I think that the idea of banning books is a very strange effort to control people’s access to knowledge and thought and information and to developing their own points of view and so I think that is obviously dangerous and destructive and fundamentally not okay. Children will find their way to information and stories that they need to read in order to help them figure out who they are — that’s part of why we read. We read obviously for entertainment but obviously to find ourselves or to find our way into other worlds so that makes me super sad. And it feels very peculiar it just seems, it’s not useful.
What drew you to the East End?
I first came out there in 1985 and I’ve been out there regularly since … part it was the history and the artistic history. I’m a huge de Kooning fan and Pollock fan and the idea of being in that place and in that light was very compelling to me.
And then Edward Albee who was out there had — and it is still going — a writer’s retreat in Montauk and I was there twice as a writer, as a very young writer, and Edward was enormously supportive of my work and also of the taboos and of the limits that my work pushed at and that meant a lot to me, an enormous amount, because it was a sort of vote of confidence of what I was up to very early on. That’s the kind of thing I would say is harder to come by these days.
What keeps you out east?
I will say that it was the beach and nature and the trees and literally watching the seasons evolve that got me through COVID. I spent March of 2020 on my sofa just looking out the window. I was really sick … But being out there it changed me on a physical and on a spiritual level. And to me it really is about the light and about the cycle of nature.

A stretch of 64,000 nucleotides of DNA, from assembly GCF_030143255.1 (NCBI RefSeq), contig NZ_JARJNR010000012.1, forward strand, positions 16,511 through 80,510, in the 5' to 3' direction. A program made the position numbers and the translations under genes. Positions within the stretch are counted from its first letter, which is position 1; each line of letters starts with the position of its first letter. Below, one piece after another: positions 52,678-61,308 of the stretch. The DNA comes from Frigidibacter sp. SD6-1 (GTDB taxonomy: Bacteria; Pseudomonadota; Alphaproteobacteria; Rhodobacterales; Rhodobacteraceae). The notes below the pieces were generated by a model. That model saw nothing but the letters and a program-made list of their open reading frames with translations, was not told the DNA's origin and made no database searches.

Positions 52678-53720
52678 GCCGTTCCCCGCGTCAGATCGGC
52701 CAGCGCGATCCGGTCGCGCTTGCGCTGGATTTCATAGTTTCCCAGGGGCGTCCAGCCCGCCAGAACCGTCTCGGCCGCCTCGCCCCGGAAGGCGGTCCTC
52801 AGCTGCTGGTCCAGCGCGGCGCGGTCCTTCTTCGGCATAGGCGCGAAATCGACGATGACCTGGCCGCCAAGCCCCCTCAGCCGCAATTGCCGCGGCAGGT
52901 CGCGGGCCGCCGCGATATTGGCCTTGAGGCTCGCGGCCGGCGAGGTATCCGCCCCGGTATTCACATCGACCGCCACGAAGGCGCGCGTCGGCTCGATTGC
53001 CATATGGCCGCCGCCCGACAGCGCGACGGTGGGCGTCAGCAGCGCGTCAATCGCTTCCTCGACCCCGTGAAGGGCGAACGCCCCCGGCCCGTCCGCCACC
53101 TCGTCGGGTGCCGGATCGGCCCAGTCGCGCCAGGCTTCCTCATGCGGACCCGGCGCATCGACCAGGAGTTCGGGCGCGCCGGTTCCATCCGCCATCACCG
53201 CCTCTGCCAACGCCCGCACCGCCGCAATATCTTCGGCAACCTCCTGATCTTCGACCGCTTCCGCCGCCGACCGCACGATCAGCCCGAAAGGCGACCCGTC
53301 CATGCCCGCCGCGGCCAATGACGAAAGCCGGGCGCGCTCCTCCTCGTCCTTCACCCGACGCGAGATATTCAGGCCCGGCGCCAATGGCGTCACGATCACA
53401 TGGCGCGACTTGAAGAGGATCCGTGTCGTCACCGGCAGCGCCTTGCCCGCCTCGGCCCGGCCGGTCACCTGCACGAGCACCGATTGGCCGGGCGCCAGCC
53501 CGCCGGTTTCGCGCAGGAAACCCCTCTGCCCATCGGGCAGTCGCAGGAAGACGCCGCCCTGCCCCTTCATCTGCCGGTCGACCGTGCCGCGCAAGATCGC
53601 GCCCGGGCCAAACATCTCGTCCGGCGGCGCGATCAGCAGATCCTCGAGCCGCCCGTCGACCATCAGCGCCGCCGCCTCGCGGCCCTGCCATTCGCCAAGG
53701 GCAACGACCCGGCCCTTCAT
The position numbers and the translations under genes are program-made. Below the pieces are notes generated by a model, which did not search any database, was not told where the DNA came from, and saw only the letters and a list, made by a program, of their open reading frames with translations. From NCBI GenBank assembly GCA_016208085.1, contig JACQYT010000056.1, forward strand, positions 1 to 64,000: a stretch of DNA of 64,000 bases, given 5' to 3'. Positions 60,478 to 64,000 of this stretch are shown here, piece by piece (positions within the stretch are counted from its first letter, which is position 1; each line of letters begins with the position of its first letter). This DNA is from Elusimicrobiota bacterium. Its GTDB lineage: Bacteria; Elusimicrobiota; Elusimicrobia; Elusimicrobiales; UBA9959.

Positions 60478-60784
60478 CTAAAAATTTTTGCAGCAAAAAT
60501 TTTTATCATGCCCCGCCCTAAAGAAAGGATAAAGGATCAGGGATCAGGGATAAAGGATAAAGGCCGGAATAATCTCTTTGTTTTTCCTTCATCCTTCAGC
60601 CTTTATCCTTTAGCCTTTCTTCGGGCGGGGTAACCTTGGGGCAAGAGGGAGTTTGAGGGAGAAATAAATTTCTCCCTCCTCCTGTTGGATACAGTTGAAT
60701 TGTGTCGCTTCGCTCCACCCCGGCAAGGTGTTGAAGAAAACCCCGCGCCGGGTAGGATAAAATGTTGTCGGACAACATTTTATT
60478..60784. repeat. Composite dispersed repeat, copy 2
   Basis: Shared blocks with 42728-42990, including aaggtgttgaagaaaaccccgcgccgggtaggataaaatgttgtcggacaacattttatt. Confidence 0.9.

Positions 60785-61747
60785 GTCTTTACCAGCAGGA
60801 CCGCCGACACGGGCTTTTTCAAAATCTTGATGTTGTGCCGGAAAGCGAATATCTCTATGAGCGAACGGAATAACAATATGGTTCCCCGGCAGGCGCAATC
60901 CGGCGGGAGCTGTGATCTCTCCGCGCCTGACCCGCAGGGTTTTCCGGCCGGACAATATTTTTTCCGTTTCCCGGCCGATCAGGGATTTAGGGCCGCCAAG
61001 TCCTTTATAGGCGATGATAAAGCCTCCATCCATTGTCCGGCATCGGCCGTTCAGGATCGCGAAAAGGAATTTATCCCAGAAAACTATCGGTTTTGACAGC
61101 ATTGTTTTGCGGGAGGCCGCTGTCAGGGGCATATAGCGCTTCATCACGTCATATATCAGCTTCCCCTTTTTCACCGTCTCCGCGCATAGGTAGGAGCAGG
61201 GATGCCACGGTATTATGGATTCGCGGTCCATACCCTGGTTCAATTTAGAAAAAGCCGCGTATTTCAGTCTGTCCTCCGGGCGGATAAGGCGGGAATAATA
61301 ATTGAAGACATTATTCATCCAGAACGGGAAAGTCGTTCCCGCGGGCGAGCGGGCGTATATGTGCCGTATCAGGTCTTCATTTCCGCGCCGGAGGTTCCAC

I have bird feeders and I love that I have, as I put it, the same customers every day over several years which I never noticed before. I never slowed down enough to notice that the same blue jay, the same woodpecker, would come. And in that sense, it sounds corny, but it truly lifts my heart. So there’s that part.
Any favorite East End go-to spot you can share?
My favorite this summer is at Main Beach — the restaurant is staying open later so there are some nights it is open until 8 o’clock. The food is actually pretty good and they also make breakfast at 8 a.m.; they make an incredible egg white bowl … and they also do avocado toast which is surprisingly good. And at night they have wine now which is obviously shockingly new at the beach and you can sit there and watch the sunset and it’s so beautiful, it’s a whole different crowd and they have Shabbat on the beach on Friday and the concerts on Tuesday.
As much as there is fancy East Hampton and you know a lot of those people, whatever, I also like the mix of people who are really, really local — the cops who come and get an egg sandwich for breakfast and the little old lady who can’t walk all the way down to the beach so she comes and sits under the awning. And it’s just the best.
A.M. Homes new book The Unfolding (Viking) comes out on September 6, 2022. On Friday, October 28 at 6:30 p.m. she will be in conversation with writer Jill Bialosky at The Church in Sag Harbor. For more information, visit amhomes.com.